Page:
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Parashat 10/19/2011

Parashat Bereishit

Submitted by Robert Rabinoff

In honor of the 40th anniversary of my starting the TM program, with thanks to Cathy Tepper.


All the vegetation of the field had not yet emerged in the land, and all the herbage of the field had not yet sprouted, because H” Gd had not caused it to rain upon the earth, and there was no human to work the soil.  (2:5)

Why had Gd not caused it to rain?  Because “there was no human to work the soil.”  There was nobody who recognized the benefit of rain, but when Adam arrived he understood that it was necessary and he prayed for the rain and it fell… (Rashi ad loc)

Gd desires the prayers of the righteous (Yevamos 64a)

Directly after the Torah’s account of creation, we are introduced to humankind, and in doing so the Torah hints at our purpose on earth.  Apparently we are put here to pray!  What is the purpose of prayer – for us and for Creation?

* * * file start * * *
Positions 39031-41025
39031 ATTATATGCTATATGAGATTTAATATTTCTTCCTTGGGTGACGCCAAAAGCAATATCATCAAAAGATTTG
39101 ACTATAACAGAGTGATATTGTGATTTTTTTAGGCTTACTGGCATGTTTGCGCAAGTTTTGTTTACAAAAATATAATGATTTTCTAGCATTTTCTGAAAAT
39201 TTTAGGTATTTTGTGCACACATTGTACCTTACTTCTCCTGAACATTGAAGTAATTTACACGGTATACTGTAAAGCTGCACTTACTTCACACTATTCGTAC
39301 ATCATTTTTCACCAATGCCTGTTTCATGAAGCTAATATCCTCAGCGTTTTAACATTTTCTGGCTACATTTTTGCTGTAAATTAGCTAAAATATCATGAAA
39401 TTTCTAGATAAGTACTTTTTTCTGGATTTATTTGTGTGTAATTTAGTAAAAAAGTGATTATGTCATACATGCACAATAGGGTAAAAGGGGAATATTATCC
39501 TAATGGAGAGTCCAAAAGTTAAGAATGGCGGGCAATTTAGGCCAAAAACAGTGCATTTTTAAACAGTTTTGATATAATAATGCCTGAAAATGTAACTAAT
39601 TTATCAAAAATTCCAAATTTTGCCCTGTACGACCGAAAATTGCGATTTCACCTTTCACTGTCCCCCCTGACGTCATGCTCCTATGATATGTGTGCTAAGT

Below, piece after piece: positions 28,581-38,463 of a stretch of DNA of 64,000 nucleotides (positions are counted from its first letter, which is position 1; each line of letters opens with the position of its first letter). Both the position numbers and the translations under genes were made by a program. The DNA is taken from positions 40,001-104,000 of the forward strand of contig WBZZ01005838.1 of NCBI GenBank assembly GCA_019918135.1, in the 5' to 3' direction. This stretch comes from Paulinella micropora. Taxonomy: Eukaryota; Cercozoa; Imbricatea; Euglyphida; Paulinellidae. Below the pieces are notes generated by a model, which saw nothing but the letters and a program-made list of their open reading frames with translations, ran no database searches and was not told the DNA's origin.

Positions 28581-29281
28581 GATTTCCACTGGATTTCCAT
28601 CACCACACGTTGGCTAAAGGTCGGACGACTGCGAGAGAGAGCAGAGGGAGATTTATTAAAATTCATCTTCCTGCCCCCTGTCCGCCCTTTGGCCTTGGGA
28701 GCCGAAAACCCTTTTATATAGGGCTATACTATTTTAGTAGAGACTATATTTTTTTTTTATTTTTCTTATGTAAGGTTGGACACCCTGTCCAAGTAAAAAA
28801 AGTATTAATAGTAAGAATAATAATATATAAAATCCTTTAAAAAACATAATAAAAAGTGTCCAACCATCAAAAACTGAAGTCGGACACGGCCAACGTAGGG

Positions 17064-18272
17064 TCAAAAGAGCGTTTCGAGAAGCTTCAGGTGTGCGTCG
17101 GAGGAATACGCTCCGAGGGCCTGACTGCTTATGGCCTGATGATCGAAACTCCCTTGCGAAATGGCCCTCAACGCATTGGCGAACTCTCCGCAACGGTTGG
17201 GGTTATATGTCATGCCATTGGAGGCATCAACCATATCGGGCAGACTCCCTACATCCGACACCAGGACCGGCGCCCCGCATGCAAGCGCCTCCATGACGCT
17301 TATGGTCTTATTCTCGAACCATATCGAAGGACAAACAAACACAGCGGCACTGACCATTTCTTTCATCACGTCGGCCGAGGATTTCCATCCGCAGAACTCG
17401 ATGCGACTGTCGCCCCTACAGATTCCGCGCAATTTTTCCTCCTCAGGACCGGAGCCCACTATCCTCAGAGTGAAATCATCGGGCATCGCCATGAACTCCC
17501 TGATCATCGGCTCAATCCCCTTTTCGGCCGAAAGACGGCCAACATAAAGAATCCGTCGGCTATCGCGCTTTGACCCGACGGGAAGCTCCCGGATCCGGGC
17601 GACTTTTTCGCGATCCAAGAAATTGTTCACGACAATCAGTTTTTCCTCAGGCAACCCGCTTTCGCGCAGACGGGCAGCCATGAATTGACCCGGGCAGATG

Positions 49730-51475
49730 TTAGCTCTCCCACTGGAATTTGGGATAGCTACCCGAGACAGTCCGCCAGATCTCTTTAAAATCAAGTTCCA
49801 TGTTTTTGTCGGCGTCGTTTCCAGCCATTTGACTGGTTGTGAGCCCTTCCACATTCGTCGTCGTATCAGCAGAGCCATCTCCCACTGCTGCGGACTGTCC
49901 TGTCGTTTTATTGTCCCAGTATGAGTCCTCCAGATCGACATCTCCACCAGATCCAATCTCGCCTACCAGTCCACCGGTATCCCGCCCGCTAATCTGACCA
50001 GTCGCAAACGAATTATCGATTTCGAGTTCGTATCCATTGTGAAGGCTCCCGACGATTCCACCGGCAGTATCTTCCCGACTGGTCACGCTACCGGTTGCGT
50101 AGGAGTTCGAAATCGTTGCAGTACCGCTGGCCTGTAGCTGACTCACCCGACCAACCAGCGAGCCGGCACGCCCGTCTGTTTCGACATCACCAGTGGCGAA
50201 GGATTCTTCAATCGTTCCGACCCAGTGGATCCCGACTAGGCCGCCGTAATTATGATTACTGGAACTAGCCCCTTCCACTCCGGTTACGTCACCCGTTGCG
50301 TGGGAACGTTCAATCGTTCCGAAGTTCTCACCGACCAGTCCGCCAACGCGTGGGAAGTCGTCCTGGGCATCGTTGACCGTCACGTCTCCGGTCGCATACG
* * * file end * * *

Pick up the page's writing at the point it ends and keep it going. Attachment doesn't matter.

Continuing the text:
As usual, I think that the answer is going to depend on our point of view.  There is a purpose to prayer from our point of view, and, as our Sages state, there is a purpose to prayer from Gd’s point of view.  We can get a sense of the purpose of prayer from our perspective by examining The Prayer par excellence, the amidah.  The structure of the amidah is as follows: the first three blessings are blessings of praise to Gd.  The last 3 blessings are blessings of thanksgiving for all Gd has given us – life, existence, and the ability to pray.  The middle blessings all are requests for sustenance and health, both personal and communal: for knowledge, for a living, for good health, for good government, etc.  This middle section, it appears, would correspond to Adam’s prayer for rain.  Both ask for the things necessary for life in the material world to function, and I think it also correlates well with the numerous verses in Torah that promise material well-being for obedience to Gd’s commands.  To the question why Torah doesn’t mention spiritual blessings for following Gd’s commands, our Sages reply that it is obvious that performing mitzvot, the ultimate purpose of which is to bring us closer to Gd, will have spiritual benefits.  What is less obvious is that our moral choices can affect the material world of wind and water, therefore Torah assures us that it does.